Benjamin Franklin Papers

To Benjamin Franklin from William Parsons, 19 February 1778

From William Parsons7

ALS: American Philosophical Society

Dieppe La Poste restant February 19th. 1778.


Not having the honor of knowing or being known to Doctor Franklin, I can be only influenc’d to give him this trouble, by a very sincere and anxious desire to be employ’d in a cause supported and protected by him, and, from his universally allow’d Character, hoping for that encouragement which I shall endeavour, by my services, to merit.

I feel my situation, Sir, rather disagreeable and myself at a loss how to address you, without the sanction of a Recommendation; but the subject will, I conceive, Apologize for the deficiency. I knew not in what manner to obtain one, without running a manifest hazard of unpleasing consequences attending the trial. Thus circumstanc’d, Sir, I hope you will kindly excuse this liberty.

From the time the Iron hand of oppression was first laid upon America, I was actuated by an indignant Zeal against it’s Authors, and an honest wish to lend my poor Assistance, as far as it wou’d go, in endeavoring to stem it’s torrent. I have been with-held from acting as I wish’d, by having an only Brother in the King’s Army. He is a Captain in the 10th and commanding the light-Infantry Company, was unfortunate both at Lexington and Bunker’s-hill.8 I have at last combated against and conquer’d this only objection, and now ardently desire to be on the other side of the Atlantic. My family and connexions are unexceptionable. I have two Cousins-germain in the Irish house of Commons, Sir William Parsons and Sir Richard St. George,9 who have been uniformly against the mad arbitrary measures of the present Administration. I was almost Eleven years in the King’s service, near eight of them in the 26th. Regiment. Private family affairs occasion’d my retiring. To a mind endued with true sensibility there is something hurtful and indelicate in attempting to offer one’s own praises. I therefore, Sir, will only say, that I hope I have sufficient knowledge of my profession to be of use, and that knowlege to the utmost of my power I will exert.

Not knowing in what other manner to offer my services to the Independant States of America, I came over here, fearing to attempt an application at the other side the Water. Anxiety for the safe delivery of this has made me prevail upon a Gentleman, with whom I came over from Brighthelmstone, to wait upon you with it himself, which he has kindly promis’d to do. If, Sir, you will be so kind as to encourage a lively and honest zeal for the Service I wish to be employ’d in, by sending me out in whatever manner you think proper, let my future friends and Protectors be, my Services and the care and fidelity with which I will execute any and every trust repos’d in me. I wou’d have done myself the honor, Sir, of waiting on you at Paris, if I imagin’d you thought it requisite, and, if you desire it, I will immediately on the receipt of your’s. As I am doubly solicitous to get over before the Campaign begins, the sooner you indulge me with an Answer, for which I shall be truly anxious the more I shall consider myself as oblig’d. I have the honor to be, with the greatest respect, Sir Your most Obedient and Most humble Servant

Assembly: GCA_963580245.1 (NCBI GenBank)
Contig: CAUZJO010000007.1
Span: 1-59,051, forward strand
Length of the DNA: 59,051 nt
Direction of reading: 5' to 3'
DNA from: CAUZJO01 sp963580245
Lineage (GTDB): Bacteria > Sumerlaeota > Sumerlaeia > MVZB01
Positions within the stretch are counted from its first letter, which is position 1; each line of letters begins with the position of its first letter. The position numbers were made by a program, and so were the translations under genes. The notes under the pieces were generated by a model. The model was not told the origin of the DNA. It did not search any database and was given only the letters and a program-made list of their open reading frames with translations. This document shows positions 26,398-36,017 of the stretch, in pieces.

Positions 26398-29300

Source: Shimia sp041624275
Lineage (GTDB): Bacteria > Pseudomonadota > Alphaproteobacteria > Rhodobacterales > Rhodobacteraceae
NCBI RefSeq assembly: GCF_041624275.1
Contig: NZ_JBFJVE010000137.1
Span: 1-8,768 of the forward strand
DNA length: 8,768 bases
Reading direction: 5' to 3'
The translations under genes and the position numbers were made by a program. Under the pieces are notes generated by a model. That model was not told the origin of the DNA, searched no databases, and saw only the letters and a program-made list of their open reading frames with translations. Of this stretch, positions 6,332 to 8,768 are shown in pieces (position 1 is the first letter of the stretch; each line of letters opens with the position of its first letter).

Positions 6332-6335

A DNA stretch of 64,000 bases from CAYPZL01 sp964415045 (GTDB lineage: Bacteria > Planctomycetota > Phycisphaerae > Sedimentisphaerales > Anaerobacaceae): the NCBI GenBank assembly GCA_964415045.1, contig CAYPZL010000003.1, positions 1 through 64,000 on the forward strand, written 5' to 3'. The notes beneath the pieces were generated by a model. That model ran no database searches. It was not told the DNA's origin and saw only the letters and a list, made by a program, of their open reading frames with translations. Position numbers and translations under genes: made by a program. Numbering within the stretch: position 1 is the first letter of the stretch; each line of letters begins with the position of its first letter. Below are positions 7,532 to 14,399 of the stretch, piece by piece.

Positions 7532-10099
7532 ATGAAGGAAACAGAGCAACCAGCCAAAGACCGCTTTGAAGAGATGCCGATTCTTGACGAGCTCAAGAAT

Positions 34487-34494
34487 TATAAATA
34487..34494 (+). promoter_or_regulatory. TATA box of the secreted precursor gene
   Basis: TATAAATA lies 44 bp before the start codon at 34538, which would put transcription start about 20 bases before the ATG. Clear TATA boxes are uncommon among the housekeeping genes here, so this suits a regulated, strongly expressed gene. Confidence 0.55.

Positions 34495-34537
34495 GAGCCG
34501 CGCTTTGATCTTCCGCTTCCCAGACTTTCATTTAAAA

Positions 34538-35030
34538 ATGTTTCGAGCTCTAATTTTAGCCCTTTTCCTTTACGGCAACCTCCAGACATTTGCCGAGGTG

Wm. Parsons

As I am a poor Proficient1 in the French language, I beg your Answer in English, and that you will oblige me, Sir, with your address.

Notation: W. Parsons

[Note numbering follows the Franklin Papers source.]

7An Irishman, as the letter suggests, who seems to have had more enthusiasm for the American cause than he had financial sense. He later saw BF in Paris, obtained 15 guineas from him with a bill of exchange that proved worthless, and then returned to London to try to lay his hands on more money. Waste Book, entry of March 26, 1778: BF to Mrs. Parsons, [c. Aug. 12, 1778], APS. His wife in Paris was left indigent, and from August till November importuned BF for a loan.

8For Laurence, who with his brother was a grandson of Sir William, 2nd Bart., by his first marriage, see Worthington C. Ford, British Officers Serving in the American Revolution (Brooklyn, N.Y., 1897), p. 141; Burke’s Peerage, p. 2122.

9Sir William Parsons, 4th Bart., was the greatgrandson of the 2nd Bart., whose wife by his second marriage had been a St. George. She died without issue; hence her nephew, Sir Richard St. George, 1st Bart., was at most a courtesy cousin of the Parsons: ibid., pp. 2122, 2163.

1Some one, puzzled by the phrase, added “Poor proficient—that is ignorant of it.”

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